Safely Storing your Documents
There are many of us who fastidiously keep household bills and bank statements and other documents which contain information about ourselves that would prove useful if they fell into the hands of an Identity fraudster.
We take these documents that arrive through the post and through online mailings as part of our daily routine and sometimes fail to consider just how much damage an Identity fraudster could do to our credit ratings if they fell into their hands.
Bank StatementsBank statements contain as much information as an Identity fraudster needs to begin draining money from our bank or building society accounts as well as making purchases without our knowledge. If you look at your bank statement - and it is surprising just how many people simply look at the balance figure at the bottom of the statement - you will find information that is ready money for any fraudster if they know how to use it.
Bank statements include details of the branch where the account is held, the sort code, the account number and also your name and address. In some instances if a person is sharing the account jointly with another then their name will be displayed on the statement as well.
Credit Card StatementsCredit card statements are another excellent source of information for an Identity thief. This document will provide them with information on the sort of purchases you make, where you make them from and also the nature of your credit card account and how much money you have left available to spend.
Keeping Your Documents SafeWhen you receive such documents through the post it is important that they are stored in a safe place where they can be easily called upon but safe enough so that they are unobtainable to anyone who should not have access to them.
One of the safest ways to store such documents is a small filing cabinet. These can be bought easily and are relatively inexpensive. Most filing cabinets produced now are fireproof so this is an added bonus. If you do choose to purchase a filing cabinet you will receive two keys with it. Keep these keys in a safe place where perhaps only you and your partner will know where to locate them.
Small safes that can be kept in cupboards are also a reliable way of storing documentation. Again these safes are fireproof and are also very difficult to get open if stolen. Most are now fitted with digital locking systems where a numeric code is required to open them. If you purchase such a safe then you should choose a code that is easily remembered but difficult for others to figure out. Avoid using birthdays or years of anniversaries as numeric codes - these are easier to crack than you might think.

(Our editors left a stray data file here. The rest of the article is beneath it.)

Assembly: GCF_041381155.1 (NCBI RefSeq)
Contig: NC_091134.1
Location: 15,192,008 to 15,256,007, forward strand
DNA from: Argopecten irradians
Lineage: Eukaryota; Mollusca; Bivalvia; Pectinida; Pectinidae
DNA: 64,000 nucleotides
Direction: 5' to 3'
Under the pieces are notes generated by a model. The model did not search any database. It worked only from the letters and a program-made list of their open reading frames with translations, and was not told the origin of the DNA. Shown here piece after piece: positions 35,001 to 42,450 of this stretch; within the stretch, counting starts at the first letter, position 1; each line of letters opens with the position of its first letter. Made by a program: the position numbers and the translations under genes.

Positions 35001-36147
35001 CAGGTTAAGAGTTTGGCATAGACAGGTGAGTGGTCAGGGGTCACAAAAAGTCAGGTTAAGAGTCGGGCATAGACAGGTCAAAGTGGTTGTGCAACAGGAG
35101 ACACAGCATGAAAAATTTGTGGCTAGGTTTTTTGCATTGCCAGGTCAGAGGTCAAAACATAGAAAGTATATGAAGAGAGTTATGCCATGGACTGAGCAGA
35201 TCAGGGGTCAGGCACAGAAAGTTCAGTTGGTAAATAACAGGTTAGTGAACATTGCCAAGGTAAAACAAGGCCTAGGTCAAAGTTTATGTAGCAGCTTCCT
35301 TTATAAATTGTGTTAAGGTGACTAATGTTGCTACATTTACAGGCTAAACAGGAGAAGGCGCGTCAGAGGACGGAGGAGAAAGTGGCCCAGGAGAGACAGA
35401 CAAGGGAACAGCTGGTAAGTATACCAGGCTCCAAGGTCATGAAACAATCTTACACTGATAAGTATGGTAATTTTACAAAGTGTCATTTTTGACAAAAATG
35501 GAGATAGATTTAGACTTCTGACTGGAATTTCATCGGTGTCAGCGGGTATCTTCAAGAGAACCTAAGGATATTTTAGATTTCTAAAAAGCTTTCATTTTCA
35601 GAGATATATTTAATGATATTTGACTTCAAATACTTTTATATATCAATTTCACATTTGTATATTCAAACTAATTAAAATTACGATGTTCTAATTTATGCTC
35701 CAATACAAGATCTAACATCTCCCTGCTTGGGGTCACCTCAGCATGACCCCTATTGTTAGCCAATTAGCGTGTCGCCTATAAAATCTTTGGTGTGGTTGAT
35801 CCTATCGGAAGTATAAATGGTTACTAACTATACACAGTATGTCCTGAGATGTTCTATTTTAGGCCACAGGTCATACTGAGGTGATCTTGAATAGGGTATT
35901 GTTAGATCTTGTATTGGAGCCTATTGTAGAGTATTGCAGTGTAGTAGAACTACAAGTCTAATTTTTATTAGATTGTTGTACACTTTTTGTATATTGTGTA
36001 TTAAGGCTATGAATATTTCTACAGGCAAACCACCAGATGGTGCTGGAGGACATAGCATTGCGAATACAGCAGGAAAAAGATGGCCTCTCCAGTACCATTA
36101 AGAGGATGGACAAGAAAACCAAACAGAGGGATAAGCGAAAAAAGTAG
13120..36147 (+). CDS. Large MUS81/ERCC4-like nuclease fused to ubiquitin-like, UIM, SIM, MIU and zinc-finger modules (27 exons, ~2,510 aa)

ShreddingIf you have finished with documents and no longer feel there is reason to keep them do not simply tear them up. An identity thief can remove paperwork from outside bins and reconstitute them and will be able to retrieve details from them with relative ease.
A small desktop shredder can be purchased from most high street retailers and offers additional peace of mind in that the documents are shredded into very fine strips thus making it difficult if not impossible to retrieve information from them.
Junk MailMany people simply glance at literature coming through the letterbox and once they have established it is junk mail they simply consign it to the waste bin. If you are receiving junk mail that is specifically addressed to you then it is worthwhile removing any labels or parts of the document that contains your name and address.
EnvelopesThe same principle can be applied to envelopes as to junk mail. When you have removed the contents of an envelope remove the address label from the front of the envelope or shred it to make the name and address unreadable.
Following these steps may not rule out the chances of an identity thief sifting through your rubbish for details of your name and so forth but it will certainly make the process more laborious and much less likely to succeed.